Gutters and fascia also play a key role in protecting your roof and keeping it dry. If your gutters are damaged or clogged, water may pool and flow into vulnerable areas where two sections of the roof meet. Similarly, if you have a downspout that empties on to your roof, which drains to your gutters, you might be creating a problem.

Downspouts like this are usually near areas where flashing may be loose, threatening a leak, and running water will cause problems no matter what. You can remedy this by extending the downspout away from the flashings, or all the way to the gutters. The fascia, the board attached to the end of the rafters (think of it as the “side” of your roof), could also be causing a problem. Bad gutters are likely to affect the fascia. Water could permeate the fascia, either rotting through it or falling behind it, and create a number of problems. The water could affect the insulation and rafters behind, or weaken and crumble. This is an aesthetic problem more than anything, but indicates that your roof has water problems. Replace the fascia and ensure water can run into the gutters.


Winter is coming. Under the weight of heavy snow, your roof and your home will be pushed to their limit. Luckily, there are a few preventative steps you can make to ensure your home is winter ready. Before you do anything, if you know something leaks, repair it right away. Water will expand as it freezes and make the leak larger, causing more problems and driving up repair bills.

  • Ensure your gutters and downspouts are free of debris. Clogged gutters create ice dams, putting extreme pressure on your roof.
  • Check for loose, damaged or cracked shingles. Assess for damage and replace as necessary.
  • Install heat tape or heat cable to prevent the formation of ice dams.
  • Purchase a roof rake. You may use this tool to clear snow off your roof. But use with care—shingles crack easily in winter.

Roofmax: How to Prepare your Roof for Winter Part 1

  • Keep heat at the same temperature throughout winter. Sudden temperature changes destabilize the integrity of the pipe, leading to bursts.
  • Check the seals around your windows and doors to ensure they are in good condition. Moisture can be trapped near them, freeze and cause damage.
  • Check the insulation in the walls and attic. Repair any damaged areas.
  • Replace your window screens with storm windows.
  • Keep the curtains and blinds closed to keep in the heat.
  • Take off your shoes! The water and salt you leave in your tracks warp and stain hardwood floors.

If you open a faucet and notice a trickle, a frozen pipe may be to blame (especially if the pipe is on or near the exterior of your home). Do not use a blow torch, kerosene or propane heater or any other open flame to thaw the pipe. These need proper ventilation and present a serious fire hazard. If the pipe is outside your home, a kerosene or propane heater is acceptable. To safely thaw a pipe, wrap it in towels that have been soaked in warm water, use an electric hair dryer or electric space heater. Be sure to leave the faucet open, as running water is slow to freeze.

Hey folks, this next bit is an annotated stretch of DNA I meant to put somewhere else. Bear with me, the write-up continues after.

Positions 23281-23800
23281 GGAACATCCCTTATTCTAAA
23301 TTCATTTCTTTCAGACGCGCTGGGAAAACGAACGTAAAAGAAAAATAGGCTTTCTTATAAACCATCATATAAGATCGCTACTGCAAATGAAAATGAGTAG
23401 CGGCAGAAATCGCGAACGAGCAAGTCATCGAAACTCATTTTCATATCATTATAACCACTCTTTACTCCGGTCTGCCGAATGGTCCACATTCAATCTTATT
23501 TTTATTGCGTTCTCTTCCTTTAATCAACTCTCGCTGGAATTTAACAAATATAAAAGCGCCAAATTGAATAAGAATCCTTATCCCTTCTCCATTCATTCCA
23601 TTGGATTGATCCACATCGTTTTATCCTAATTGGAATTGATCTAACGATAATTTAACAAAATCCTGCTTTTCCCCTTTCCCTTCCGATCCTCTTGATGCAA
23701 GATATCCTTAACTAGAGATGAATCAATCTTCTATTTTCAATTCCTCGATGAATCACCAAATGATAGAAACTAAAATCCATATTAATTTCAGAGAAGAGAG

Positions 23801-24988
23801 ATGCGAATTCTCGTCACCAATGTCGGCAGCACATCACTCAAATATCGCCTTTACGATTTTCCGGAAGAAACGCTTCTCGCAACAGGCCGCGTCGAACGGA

The most devastating floods occur on account of natural disasters such as hurricanes or monsoons. If Mother Nature insists, she will have her way with your property and it will flood no matter your best efforts. However, except for these rare catastrophes, there are steps you can take to protect your home against flash flooding in most major storms.

You can fortify natural water collection areas with retaining walls to give you extended protection against flooding. Identify water collection areas on your property and give them a boost with a gravity, cantilever, piling or anchored retaining wall.

Vegetation, including shrubs, grass or bushes, greatly slow the movement of water. Consider allowing wild grasses and trees to grow out, particular on steep slopes. It may not seem like much, but you’d be surprised by how much water dense greenery can absorb, and the extent to which it prevents erosion.

Ensure the land around your home slopes away from the building. Obviously, if your home stands in a bowl, you’re going to have significant flooding problems. Likewise, you don’t need to live on top of a mountain to keep water away, either. Only a slight elevation keeps water from seeping into the foundation and into your home.

Ensure storm drains on the street in front of your home are clear of debris if you live in a city or town with an underground drainage or sewer system. Clogged storm drains on city streets are the main reason for large scale flooding in highly populated areas. If you allow leaves or other loose objects to collect and block water flow, you’re asking for trouble.

Clear out any culverts or swales on your property. Swales are natural collection areas for water—the more space taken up by leaves, debris or other objects in a swale, the less room there is for water to pool. The sooner the pool reaches its limit, the sooner you’ve got water flooding in your basement. Do the same with any culverts on your property, most likely found beneath your driveway. Remember—water will seek the lowest point. The more vigilant you are about keeping low points clear, the less the likelihood of water getting into your home.

Unclog roof gutters and direct downspouts away from your house. Clogged gutters send water spilling over the edge of your roof and onto the driveway, porch or patio, where water isn’t meant to collect. Also check your gutters and downspouts for holes and cracks—leaking gutters aren’t doing you much good. The further away you can direct the downspout from your house, the better. However, if the grade around your home slopes away even the slightest, this isn’t as much of a priority.

Always ask this question. Take a walk around your house and track the potential flow of water from high to low. Where does it collect? Once it reaches the ground, where does it go? Are there vulnerabilities in the foundation? Will you be getting water draining from the neighbor’s property? Follow the flow of water on your entire property down to its final collection area.

Once you know where the water goes, you can make the changes necessary to keep water from collecting in the wrong place—scilicet, your basement!

What Water Damage Signs Should I Look for in My Basement?

Tap to Call 414-571-9977